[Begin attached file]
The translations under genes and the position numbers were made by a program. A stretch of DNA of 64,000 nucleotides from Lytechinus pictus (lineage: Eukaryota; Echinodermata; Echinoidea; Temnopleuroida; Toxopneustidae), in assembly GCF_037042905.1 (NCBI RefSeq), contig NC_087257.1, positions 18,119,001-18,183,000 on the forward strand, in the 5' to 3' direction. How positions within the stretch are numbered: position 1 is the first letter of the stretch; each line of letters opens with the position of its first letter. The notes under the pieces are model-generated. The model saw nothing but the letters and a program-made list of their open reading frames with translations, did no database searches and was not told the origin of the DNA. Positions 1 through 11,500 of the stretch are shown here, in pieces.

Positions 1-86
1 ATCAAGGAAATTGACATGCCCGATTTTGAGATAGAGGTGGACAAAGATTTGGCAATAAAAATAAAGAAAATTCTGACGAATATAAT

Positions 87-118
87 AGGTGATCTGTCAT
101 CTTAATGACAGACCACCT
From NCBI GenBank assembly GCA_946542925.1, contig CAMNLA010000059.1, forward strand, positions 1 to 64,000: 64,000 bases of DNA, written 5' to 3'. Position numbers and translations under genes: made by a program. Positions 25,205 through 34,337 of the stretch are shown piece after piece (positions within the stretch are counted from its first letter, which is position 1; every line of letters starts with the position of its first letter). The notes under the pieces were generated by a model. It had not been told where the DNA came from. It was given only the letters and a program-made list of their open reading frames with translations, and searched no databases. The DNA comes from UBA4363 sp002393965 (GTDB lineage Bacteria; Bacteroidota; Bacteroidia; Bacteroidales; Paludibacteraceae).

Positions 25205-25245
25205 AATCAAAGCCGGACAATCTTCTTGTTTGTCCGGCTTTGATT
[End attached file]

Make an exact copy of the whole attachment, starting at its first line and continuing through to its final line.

The translations under genes and the position numbers were made by a program. A stretch of DNA of 64,000 nucleotides from Lytechinus pictus (lineage: Eukaryota; Echinodermata; Echinoidea; Temnopleuroida; Toxopneustidae), in assembly GCF_037042905.1 (NCBI RefSeq), contig NC_087257.1, positions 18,119,001-18,183,000 on the forward strand, in the 5' to 3' direction. How positions within the stretch are numbered: position 1 is the first letter of the stretch; each line of letters opens with the position of its first letter. The notes under the pieces are model-generated. The model saw nothing but the letters and a program-made list of their open reading frames with translations, did no database searches and was not told the origin of the DNA. Positions 1 through 11,500 of the stretch are shown here, in pieces.

Positions 1-86
1 ATCAAGGAAATTGACATGCCCGATTTTGAGATAGAGGTGGACAAAGATTTGGCAATAAAAATAAAGAAAATTCTGACGAATATAAT

Positions 87-118
87 AGGTGATCTGTCAT
101 CTTAATGACAGACCACCT
From NCBI GenBank assembly GCA_946542925.1, contig CAMNLA010000059.1, forward strand, positions 1 to 64,000: 64,000 bases of DNA, written 5' to 3'. Position numbers and translations under genes: made by a program. Positions 25,205 through 34,337 of the stretch are shown piece after piece (positions within the stretch are counted from its first letter, which is position 1; every line of letters starts with the position of its first letter). The notes under the pieces were generated by a model. It had not been told where the DNA came from. It was given only the letters and a program-made list of their open reading frames with translations, and searched no databases. The DNA comes from UBA4363 sp002393965 (GTDB lineage Bacteria; Bacteroidota; Bacteroidia; Bacteroidales; Paludibacteraceae).

Positions 25205-25245
25205 AATCAAAGCCGGACAATCTTCTTGTTTGTCCGGCTTTGATT